Editor’s note: This article was initially published in The Daily Gazette, Swarthmore’s online, daily newspaper founded in Fall 1996. As of Fall 2018, the DG has merged with The Phoenix. See the about page to read more about the DG.
The Swarthmore College Jazz Ensemble Concert featured a guest star last Friday night: The Late Show trumpeter Al Chez. The Lang concert hall was packed with eager listeners ranging from friends and family to avid jazz fans ready for a night of auditory delight.
The main attraction, Chez, was brought to Swarthmore by Drew Shanefield, the director of the Swarthmore College Jazz Ensemble. Shanefield described the Ensemble’s two-day experience with Chez as “singularly incredible” and the concert as “an experience we will remember for some time to come.”
Shanefield knew Chez through their mutual experience in the Drum and Bugle Corps. Chez’s early career as a musician began with the Saints, his father’s local drum corps. Since then, Chez has played with artists such as Bon Jovi, Tower of Power, the Robert Cray Band, Dave Edmunds, and Kim Wilson, and has toured with artists like the Rolling Stones, Eric Clapton, and David Bowie. His noted performances include presidential inaugurations in 1989 and 1993, John Lennon’s 50th birthday celebration in Tokyo, the 1996 Centennial Olympic Games Closing Ceremonies, and the 1999 Concert of the Century at the White House.
The first half of the concert featured intimate, soulful performances, while the second showcased the musical power of the entire ensemble. There was an interestingly constant alternation between slow, crooning pieces and snappier, lively numbers.
Mitchell Slapik ’14 and Kenny Ning’14 kicked off the concert with a “Jazz Combo”: an arrangement of Adele’s “Chasing Pavements” and Guy Wood’s “My Only and Only Love.” Although this seemed a baffling choice at first, the masterful arrangement and easy familiarity of the piece made it a perfect opening. “A Nightingale Sang in Berkeley Square,” a beautiful jazz choir arrangement, bridged the two sections by highlighting the beauty of a stripped-down sound while preparing the audience for a larger, brassier sound.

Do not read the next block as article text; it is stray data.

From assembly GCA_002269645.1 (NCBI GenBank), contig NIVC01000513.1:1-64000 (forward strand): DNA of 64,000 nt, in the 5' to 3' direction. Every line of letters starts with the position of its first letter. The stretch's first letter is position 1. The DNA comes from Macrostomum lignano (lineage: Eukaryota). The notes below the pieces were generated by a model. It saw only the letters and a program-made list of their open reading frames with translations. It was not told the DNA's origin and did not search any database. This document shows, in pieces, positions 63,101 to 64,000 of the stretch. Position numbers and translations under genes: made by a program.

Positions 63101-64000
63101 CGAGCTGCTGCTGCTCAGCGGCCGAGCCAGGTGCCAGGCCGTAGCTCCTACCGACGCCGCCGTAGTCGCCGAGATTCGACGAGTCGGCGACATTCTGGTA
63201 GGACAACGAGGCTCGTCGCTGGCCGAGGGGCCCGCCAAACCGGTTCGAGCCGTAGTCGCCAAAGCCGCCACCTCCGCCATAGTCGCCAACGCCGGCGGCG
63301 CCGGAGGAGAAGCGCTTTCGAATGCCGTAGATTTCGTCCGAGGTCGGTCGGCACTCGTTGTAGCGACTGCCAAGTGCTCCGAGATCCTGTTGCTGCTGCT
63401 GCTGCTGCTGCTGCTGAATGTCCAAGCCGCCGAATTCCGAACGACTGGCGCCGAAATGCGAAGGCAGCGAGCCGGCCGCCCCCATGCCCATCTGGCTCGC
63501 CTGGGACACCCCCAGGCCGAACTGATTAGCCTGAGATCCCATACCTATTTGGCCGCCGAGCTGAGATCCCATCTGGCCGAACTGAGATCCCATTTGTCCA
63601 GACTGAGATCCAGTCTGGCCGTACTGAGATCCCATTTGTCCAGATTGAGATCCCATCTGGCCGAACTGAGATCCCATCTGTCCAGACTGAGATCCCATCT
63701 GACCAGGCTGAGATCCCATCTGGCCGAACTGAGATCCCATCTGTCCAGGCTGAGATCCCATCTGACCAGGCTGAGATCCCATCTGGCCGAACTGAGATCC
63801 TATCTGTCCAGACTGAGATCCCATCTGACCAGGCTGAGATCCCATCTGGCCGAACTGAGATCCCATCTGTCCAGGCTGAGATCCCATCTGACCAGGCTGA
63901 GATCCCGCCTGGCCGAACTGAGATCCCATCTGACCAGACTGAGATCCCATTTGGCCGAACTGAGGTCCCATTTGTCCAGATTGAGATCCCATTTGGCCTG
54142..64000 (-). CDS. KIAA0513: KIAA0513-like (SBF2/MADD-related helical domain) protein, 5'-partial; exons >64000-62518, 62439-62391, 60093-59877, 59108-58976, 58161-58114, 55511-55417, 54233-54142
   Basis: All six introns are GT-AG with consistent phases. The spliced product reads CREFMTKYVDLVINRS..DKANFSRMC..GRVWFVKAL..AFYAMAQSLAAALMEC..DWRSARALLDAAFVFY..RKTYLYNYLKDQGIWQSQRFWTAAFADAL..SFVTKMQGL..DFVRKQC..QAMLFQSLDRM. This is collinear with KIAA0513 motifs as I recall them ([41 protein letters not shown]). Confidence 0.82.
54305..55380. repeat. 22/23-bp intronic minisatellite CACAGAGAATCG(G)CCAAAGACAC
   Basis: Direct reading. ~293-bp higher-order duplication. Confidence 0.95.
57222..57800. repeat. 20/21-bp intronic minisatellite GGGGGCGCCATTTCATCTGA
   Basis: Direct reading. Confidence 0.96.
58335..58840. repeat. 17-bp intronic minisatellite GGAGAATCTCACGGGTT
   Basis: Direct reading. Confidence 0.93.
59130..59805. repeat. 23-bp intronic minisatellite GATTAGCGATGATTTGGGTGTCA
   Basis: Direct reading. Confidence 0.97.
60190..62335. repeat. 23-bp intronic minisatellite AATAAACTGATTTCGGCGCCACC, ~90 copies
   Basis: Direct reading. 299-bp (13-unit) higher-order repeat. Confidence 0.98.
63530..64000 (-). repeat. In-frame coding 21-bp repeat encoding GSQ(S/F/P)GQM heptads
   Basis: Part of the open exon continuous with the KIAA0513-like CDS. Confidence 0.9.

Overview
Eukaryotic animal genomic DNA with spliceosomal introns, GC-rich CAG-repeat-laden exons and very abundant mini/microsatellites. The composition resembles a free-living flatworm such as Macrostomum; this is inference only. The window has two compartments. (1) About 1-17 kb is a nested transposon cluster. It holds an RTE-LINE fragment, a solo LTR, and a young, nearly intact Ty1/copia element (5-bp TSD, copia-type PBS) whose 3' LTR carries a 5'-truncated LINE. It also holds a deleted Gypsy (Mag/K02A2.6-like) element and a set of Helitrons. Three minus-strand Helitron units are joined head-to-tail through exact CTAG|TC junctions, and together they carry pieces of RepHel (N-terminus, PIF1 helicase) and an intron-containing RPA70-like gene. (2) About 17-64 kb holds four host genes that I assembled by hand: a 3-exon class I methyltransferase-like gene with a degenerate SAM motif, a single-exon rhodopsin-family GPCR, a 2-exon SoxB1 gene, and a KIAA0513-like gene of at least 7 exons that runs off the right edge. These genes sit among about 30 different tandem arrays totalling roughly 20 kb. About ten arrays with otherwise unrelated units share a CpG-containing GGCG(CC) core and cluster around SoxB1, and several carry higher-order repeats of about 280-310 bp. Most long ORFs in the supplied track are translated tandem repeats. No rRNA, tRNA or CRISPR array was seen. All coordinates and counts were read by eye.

Though the Jazz Ensemble proved their extraordinary skill with pieces like “How High the Moon” and “Ornithology,” one could sense the dramatic shift in energy when Al Chez took the stage. Very much the aged rocker in black jeans and a scruffy haircut, Al Chez brought an intense vitality to the Ensemble. As he played “Radar Love,” a song introduced as one with an “inherent blues feel” that is “tons of fun to play,” the entire Ensemble took on an auxiliary role as his trumpet rang out through the hall, unamplified. It was breathtaking to see one pair of lungs combine such volume with such intricacy.
The audience quickly caught on to this infectious energy, clapping along to the soul-based “I’ve Got to Use My Imagination” and singing along to the funky show-piece “Oop Bop Sh’Bam.” Though the Ensemble clearly enjoyed playing these fast, spunky tunes, their true masterpiece was “Channel One Suite,” a complex piece of music that brought together the dedication of each member of the Jazz Ensemble and Chez’s incredible energy and skill.
One of the highlights of the concert was Chez’s heart-to-heart with the audience; his introduction to the last piece of the night, “What a Wonderful World,” was a beautiful speech about how music could be a form of power. “Music goes right through your soul, and changes your emotions,” he said. “That’s real power. [By playing music], we become better human beings.” Hearing Chez speak lent a personal touch to the concert; it gave the music a background and his brassy trumpet a personality.
The members of the Ensemble expressed appreciation at working with Chez. “He’s really successful, but a nice guy with lots of energy and great energy” guitarist Joe Boninger ’16 said. Kimaya Diggs ’15 (vocals) and Ning (piano/vocals) agreed: “He’s really fun and really good. He’s very energetic,” they said.
For those who attended, the concert was an exquisite night showcasing the dedication, talent and energy of the Swarthmore College Jazz Ensemble and the wonderfully skilled Al Chez. Everyone needs a little jazz in their lives; the Jazz Ensemble’s performance with Chez gave it to the audience in a large, punchy way that was ultimately unforgettable.
Photo courtesy of http://www.crossmen.org.